MILWAUKEE, Wis. (AP) -- Another punch of snow loomed over the northern Midwest while thunderstorms crashed through the interior Southeast early Tuesday, potentially hampering voting in many of the states holding primaries and caucuses.
The heaviest snow on Super Tuesday was to sock Colorado, the northern Plains and the Great Lakes by nightfall. Rain and thunderstorms were to splash the southern Plains, the Mississippi and Ohio valleys, the Appalachians and portions of the Northeast.
The forecast Tuesday for Wisconsin ran the gamut - including a dense fog advisory in the south and southeast regions, a winter storm warning in those areas through Wednesday afternoon and a winter storm watch for parts of the southwest into Wednesday morning.
"We're expecting for the Milwaukee area anywhere between 9 and 11 inches," said J.J. Wood, a National Weather Service meteorologist. He said up to 10 inches was expected in a swath from southwest Wisconsin through the Madison area up toward Port Washington.
Several inches of snow fell in central and northern Wisconsin Monday and caused some high school basketball and hockey games to be canceled along with other events. A gymnastics meet at Mosinee was among the sports events called off because of the weather.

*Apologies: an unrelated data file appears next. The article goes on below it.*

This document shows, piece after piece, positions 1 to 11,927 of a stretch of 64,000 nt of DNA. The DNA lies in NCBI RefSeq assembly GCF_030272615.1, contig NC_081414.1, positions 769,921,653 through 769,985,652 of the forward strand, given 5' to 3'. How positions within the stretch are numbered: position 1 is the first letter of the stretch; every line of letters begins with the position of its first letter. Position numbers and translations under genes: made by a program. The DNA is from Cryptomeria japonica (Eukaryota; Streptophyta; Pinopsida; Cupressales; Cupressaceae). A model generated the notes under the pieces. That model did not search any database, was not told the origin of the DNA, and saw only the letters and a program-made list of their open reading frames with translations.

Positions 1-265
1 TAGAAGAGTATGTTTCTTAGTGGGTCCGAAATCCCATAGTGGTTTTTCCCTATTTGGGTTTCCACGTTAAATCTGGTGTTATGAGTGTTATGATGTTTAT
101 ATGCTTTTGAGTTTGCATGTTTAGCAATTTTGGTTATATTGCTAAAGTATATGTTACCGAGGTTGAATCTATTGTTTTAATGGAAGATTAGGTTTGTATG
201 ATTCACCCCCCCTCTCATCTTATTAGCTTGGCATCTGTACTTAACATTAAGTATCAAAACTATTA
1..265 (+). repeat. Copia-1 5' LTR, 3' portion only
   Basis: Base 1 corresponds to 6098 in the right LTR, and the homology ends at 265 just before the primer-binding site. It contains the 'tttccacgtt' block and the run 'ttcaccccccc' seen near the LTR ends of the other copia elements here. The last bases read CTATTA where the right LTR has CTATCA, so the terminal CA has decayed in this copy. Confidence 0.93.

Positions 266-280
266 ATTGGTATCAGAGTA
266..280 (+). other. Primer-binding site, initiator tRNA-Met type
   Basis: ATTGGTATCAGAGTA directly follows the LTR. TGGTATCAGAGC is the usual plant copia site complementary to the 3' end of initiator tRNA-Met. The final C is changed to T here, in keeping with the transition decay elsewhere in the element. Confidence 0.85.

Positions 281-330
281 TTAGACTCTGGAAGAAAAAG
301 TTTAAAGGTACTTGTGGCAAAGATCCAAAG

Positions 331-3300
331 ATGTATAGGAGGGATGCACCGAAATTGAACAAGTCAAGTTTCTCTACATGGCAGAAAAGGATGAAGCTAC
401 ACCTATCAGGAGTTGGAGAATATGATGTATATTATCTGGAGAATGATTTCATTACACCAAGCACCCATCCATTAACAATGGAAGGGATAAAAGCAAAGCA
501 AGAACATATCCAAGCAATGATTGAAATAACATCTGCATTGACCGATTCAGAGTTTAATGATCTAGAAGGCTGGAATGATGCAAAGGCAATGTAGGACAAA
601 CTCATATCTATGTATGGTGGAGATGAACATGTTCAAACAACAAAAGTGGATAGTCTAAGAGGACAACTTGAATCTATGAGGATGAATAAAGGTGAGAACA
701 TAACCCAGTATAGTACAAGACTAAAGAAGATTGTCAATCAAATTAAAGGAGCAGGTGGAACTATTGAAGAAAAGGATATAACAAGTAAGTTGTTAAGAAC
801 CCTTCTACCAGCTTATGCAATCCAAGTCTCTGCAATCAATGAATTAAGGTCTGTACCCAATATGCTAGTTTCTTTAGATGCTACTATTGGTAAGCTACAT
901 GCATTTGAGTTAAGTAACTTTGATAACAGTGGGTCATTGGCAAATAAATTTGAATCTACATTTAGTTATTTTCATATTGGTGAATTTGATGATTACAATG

The snow triggered a rash of traffic accidents in some areas.
While the north had snow, southeastern Wisconsin had to deal with rain and freezing drizzle that gave sidewalks and streets a mix of slushy water and ice.
So far this winter, Milwaukee has recorded 52.8 inches of snow, or just over the normal average of 52.4 inches for the entire season with about a month and a half still to go, Wood said.
That's far short of the record of 109.8 inches set in winter of 1885-86.
But many residents have been saying they've had enough.
Wood wouldn't hear of it.
"Oh, brother," he said. "It IS February."
It could be much worse. Voters in Alaska were to brave peak winter conditions - including lows of minus 50 degrees - just to reach their caucuses. In Juneau, the state's capital, voters will trudge through more than a foot of new snow.
Thick fog poured over much of Illinois on Monday, prompting officials to close Chicago's Midway Airport for much of the day and cancel hundreds of flights at O'Hare International Airport.
In Springfield, Ill., traffic lights were stuck on one color for long periods of time because sensors perched above some intersections couldn't detect through thick fog whether vehicles were waiting. Snow and sleet were expected Tuesday.
In California, two skiers who disappeared near Lake Tahoe during a winter storm were rescued Monday morning after they burrowed into snow caves and huddled together for warmth, authorities said. In Southern California, a 53-year-old hiker was found Monday on Mount San Jacinto a day after she was reported missing during the storm.
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